Metalarte

The history of companies is shaped by its people. Enterprising people that launch a project with the faith that a business is more than just a balance sheet. Antonio Riera Cortés, after taking over from his father, opted to take metalarte along the road to the future. Like an explorer in search of new worlds, Riera launched himself into the adventure of discovering the active design market in the Europe of the sixties. For him, Italy represented the eldorado of imagination. But, far from reproducing mimetic replicas of other products, he formed a group of pioneers willing to occupy a territory that was until then deserted and to convert it into a fertile one. In the seventies, Riera travelled to New York where he met George W. Hansen, with whom he was to establish a professional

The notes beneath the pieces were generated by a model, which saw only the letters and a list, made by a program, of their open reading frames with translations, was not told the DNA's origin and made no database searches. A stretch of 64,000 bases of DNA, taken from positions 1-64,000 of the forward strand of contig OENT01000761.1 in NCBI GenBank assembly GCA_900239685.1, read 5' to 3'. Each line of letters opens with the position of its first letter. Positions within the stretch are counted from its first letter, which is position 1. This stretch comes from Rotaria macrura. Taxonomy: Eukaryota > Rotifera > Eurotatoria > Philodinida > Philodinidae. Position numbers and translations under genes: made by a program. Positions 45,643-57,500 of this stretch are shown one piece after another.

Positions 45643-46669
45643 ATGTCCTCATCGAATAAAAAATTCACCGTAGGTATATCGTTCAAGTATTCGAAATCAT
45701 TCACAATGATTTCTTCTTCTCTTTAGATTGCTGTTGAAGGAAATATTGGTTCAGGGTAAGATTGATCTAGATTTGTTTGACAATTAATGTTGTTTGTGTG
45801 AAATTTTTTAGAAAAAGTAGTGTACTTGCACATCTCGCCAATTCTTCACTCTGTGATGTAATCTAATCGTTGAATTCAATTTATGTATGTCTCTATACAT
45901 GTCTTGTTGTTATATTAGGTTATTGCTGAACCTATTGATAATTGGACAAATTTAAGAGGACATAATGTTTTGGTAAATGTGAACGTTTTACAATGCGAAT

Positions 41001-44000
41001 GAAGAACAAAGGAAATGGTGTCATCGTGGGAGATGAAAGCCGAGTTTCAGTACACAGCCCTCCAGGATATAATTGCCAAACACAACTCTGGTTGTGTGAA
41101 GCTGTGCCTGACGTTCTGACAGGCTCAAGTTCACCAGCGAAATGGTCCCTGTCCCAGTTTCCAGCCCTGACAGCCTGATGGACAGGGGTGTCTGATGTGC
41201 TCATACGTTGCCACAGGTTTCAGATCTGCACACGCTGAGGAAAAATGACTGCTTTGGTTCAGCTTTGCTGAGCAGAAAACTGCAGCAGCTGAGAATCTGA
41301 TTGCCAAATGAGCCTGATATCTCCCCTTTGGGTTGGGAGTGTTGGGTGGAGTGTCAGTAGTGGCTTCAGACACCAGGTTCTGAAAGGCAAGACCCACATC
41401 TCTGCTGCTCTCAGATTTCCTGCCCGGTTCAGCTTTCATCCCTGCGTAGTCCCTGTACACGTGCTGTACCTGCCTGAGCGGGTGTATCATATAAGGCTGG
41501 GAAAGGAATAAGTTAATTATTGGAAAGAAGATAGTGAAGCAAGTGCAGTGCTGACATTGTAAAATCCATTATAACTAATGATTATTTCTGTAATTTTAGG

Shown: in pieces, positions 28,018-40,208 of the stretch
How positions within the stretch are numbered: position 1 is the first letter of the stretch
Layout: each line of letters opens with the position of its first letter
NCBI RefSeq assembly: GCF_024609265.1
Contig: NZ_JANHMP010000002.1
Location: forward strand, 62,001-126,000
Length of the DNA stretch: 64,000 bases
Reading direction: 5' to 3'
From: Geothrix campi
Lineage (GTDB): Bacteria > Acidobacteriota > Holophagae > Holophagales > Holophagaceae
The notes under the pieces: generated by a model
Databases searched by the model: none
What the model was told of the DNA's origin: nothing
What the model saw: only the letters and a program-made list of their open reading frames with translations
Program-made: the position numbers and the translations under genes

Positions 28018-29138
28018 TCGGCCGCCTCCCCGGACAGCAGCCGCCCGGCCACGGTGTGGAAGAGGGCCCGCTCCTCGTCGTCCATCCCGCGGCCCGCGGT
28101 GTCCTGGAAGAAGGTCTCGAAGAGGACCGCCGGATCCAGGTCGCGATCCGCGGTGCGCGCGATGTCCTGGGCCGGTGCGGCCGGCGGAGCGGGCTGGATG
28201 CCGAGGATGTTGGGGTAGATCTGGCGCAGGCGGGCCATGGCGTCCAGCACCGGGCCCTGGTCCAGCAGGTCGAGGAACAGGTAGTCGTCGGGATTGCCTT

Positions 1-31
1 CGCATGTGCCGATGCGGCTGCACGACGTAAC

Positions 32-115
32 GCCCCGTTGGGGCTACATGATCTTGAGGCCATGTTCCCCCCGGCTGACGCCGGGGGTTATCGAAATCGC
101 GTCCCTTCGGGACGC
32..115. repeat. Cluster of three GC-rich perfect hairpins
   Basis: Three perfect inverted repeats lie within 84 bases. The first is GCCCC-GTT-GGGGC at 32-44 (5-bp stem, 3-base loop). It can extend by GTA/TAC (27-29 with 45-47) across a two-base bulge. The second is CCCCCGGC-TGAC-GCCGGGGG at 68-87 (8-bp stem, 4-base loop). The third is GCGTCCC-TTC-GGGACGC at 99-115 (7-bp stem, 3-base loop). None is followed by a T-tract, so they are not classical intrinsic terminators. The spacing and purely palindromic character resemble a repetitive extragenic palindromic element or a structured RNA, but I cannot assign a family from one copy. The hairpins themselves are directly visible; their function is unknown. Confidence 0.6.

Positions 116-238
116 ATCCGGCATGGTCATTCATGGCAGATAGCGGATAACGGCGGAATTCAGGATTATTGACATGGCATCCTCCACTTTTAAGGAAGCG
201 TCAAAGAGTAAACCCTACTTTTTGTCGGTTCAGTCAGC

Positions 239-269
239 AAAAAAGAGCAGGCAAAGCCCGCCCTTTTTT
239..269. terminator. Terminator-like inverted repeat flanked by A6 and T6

and amicable relationship. As a result of this relationship, metalarte launches the famed -and much-imitated- Swing-arm lamp, which Hansen had designed at the end of the Second World War. Another great master of innovation was André Ricard who, with his famous Tatú lamp, revolutionised the Spanish market at the end of the sixties, not only because of its new concept of lighting destined for a specific use, but also for its aesthetic contributions. During this period of innovation, the pioneers created new references in the world of lighting with models that, while being wholly surprising at the time, ended up becoming classics. The Calder model 1974, named after the avant-garde artist that successfully combined the profound and playful in his creations, has remained in the catalogue after all these years.


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